Eating the dough is the best part of cookie baking.
“Isn’t that why we make cookies?” asked Maddie Wesemann, while sitting with friends inside Salt Lake City’s new Dough Co.
The Sugar House dessert shop sells scoops of safe-to-eat cookie dough in nine flavors as well as other cookie dough confections.
Sarah McNamara, co-owner with husband Michael, said it was her raw cookie dough addiction that helped launch the business in late June.
“I’m a lazy cookie maker,” said the 32-year-old former schoolteacher. “The dough never actually makes it to the oven. And I know other people are the same way.”
As children, most of us were told, “Don’t eat the cookie dough,” as the raw eggs and the unheated flour were possible sources of salmonella and E. coli, respectively.
The warnings never stopped anyone from licking the beaters and the bowl, which is why “dessert without rules” is the store’s motto.
McNamara said those health concerns are not a worry at Dough Co. “We don’t use eggs in our products and we use a heat-treated flour,” she said, “so our cookie dough is safe.”
The dough also stays good in the refrigerator for about a month.
Dough Co., is the first shop in Salt Lake County devoted to edible cookie dough, but it’s part of growing dessert trend taking place across the country.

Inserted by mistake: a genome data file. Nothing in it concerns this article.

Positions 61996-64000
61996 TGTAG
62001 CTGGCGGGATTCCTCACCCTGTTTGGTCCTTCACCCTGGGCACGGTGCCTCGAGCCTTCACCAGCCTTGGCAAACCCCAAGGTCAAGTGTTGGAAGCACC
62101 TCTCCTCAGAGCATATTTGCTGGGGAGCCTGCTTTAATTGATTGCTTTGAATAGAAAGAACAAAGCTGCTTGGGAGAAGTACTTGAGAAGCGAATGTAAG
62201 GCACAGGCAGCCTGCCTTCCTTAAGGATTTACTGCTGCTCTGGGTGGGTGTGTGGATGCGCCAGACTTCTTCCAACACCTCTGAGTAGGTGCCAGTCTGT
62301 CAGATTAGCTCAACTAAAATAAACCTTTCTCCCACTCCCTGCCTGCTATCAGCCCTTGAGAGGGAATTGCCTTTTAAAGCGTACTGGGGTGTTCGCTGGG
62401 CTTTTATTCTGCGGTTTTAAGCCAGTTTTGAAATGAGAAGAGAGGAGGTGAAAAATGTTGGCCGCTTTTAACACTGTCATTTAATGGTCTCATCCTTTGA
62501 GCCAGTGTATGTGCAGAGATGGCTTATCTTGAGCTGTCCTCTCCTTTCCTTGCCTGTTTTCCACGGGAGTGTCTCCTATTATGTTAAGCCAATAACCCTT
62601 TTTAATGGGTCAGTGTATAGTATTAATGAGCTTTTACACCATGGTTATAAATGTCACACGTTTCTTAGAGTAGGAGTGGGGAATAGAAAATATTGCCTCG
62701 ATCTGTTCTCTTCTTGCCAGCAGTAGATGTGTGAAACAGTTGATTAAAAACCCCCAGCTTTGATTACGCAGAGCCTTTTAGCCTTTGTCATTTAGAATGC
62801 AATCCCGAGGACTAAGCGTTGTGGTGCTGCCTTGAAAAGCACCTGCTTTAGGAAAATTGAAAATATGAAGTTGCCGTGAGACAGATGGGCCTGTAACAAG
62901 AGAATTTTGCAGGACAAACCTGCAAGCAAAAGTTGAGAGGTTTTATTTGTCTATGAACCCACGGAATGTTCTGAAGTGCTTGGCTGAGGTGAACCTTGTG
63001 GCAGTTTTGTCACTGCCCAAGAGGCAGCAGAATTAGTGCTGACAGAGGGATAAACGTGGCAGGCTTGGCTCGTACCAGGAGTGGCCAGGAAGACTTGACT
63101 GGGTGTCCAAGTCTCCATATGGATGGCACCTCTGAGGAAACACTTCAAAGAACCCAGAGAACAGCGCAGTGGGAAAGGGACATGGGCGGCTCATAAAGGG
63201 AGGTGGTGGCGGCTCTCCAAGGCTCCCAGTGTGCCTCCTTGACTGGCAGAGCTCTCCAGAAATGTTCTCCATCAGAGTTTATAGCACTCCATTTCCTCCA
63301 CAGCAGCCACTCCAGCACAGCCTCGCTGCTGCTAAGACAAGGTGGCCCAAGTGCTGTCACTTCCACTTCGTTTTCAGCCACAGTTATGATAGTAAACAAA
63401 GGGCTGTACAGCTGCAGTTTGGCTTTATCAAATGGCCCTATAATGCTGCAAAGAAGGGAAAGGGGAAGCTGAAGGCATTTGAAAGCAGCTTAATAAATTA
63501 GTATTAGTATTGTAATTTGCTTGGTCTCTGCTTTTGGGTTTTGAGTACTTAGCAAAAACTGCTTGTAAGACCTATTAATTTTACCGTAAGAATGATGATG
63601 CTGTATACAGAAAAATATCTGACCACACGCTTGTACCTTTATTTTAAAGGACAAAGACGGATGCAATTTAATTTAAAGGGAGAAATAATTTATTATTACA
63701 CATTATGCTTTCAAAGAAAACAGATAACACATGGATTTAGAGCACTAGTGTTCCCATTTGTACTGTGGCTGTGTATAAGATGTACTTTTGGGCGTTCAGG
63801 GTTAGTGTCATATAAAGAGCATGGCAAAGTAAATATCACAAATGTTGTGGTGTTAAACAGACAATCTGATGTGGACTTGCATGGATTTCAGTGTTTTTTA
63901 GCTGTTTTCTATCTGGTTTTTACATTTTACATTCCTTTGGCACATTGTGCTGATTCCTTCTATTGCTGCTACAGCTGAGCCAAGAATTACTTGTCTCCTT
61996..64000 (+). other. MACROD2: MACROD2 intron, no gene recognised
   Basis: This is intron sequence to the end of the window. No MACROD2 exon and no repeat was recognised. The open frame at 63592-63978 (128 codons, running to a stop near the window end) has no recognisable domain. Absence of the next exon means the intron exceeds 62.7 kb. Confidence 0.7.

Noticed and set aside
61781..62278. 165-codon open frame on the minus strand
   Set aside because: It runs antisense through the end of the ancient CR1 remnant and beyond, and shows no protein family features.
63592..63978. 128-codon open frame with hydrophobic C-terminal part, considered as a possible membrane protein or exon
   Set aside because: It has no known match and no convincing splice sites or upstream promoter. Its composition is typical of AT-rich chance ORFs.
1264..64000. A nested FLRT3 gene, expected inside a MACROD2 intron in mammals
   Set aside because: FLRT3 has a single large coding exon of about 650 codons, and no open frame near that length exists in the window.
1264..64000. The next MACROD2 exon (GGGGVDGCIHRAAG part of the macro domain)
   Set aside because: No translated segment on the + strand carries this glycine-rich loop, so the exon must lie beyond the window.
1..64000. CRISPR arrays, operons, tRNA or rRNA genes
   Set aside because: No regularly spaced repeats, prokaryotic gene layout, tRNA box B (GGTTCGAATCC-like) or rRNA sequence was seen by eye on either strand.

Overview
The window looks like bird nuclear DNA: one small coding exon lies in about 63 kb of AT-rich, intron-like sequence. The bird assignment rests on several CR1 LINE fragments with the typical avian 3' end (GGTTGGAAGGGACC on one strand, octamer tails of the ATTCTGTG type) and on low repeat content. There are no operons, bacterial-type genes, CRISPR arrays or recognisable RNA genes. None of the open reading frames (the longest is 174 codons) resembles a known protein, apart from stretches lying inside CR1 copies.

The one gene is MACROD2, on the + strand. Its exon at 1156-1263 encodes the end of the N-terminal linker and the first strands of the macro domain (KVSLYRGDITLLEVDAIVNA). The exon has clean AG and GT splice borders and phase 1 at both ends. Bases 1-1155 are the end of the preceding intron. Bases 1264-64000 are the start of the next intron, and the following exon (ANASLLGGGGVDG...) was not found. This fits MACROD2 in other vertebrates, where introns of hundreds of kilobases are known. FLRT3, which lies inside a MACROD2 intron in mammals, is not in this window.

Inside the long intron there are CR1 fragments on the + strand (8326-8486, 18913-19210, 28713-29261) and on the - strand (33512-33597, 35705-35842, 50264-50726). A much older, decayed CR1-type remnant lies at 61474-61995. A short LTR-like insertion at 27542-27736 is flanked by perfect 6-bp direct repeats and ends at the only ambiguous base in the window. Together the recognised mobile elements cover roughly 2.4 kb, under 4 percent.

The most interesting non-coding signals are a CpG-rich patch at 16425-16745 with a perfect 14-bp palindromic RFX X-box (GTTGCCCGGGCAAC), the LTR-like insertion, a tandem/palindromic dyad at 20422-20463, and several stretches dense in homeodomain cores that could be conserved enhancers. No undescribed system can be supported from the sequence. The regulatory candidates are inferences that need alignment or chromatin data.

The Cookie Dough Cafe, in Illinois, was one of the first to sell cookie dough online and in grocery stores. Cookie dough shops now can be found in metropolitan areas, from New York City’s Do to Los Angeles’ Unbaked: A Cookie Dough Bar.
At Dough Co., customers can mix and match flavors — two scoops for $4.50; three scoops, $6.50. There are classic flavors, such as chocolate chip, peanut butter and cake batter, as well as “rule breakers” like maple bacon snickerdoodle, red velvet and salted caramel pretzel. Two gluten-free options — chocolate chip and oatmeal — also are available.
Customers also can choose cookie dough bites and shakes, cookie dough topped with ice cream, cookie dough sandwiches, cannoli filled with cookie dough, and the giant Cinna-bomb, layers of cookie dough and icing on top of a cinnamon roll. Coffee, hot chocolate and milk are available.
The shop also has cookie dough that contains pasteurized eggs “so you can take it home and bake it like a normal cookie,” said McNamara.
Sweet tooth required
The variety of edible dough flavors is part of the shop’s attraction, said Wesemann. “They have flavors I wouldn’t make on my own.”
Her friend Spencer Mortimer said the super sweet vibe “fits into the Utah culture,” where ice cream, doughnuts and sodas are favorite treats.
Mortimer, however, is not pointing any fingers. “I love cookie dough,” he admitted, “ so when I found out this place existed, I had to come.”
Kat Wickham has visited Dough Co. several times since it opened. “I think this is my fourth time and it’s only been open a month,” the University of Utah student said with a giggle. “It’s a nice break from ice cream.”
McKenna Yates, another U. student, was on her second visit.
“I’ve always been a cookie dough fanatic,” she said. “I’m going to eat one cookie dough scoop now and take the other one home for later or in the morning.”
Cookie dough confections
Where • 2121 S. McClelland St. #105, Salt Lake City; 385-258-3111
Hours • Sunday -Thursday, 8 a.m. to 10 p.m.; Friday and Saturday, 8 a.m. to 11 p.m.
Details • dessertwithoutrules.com/home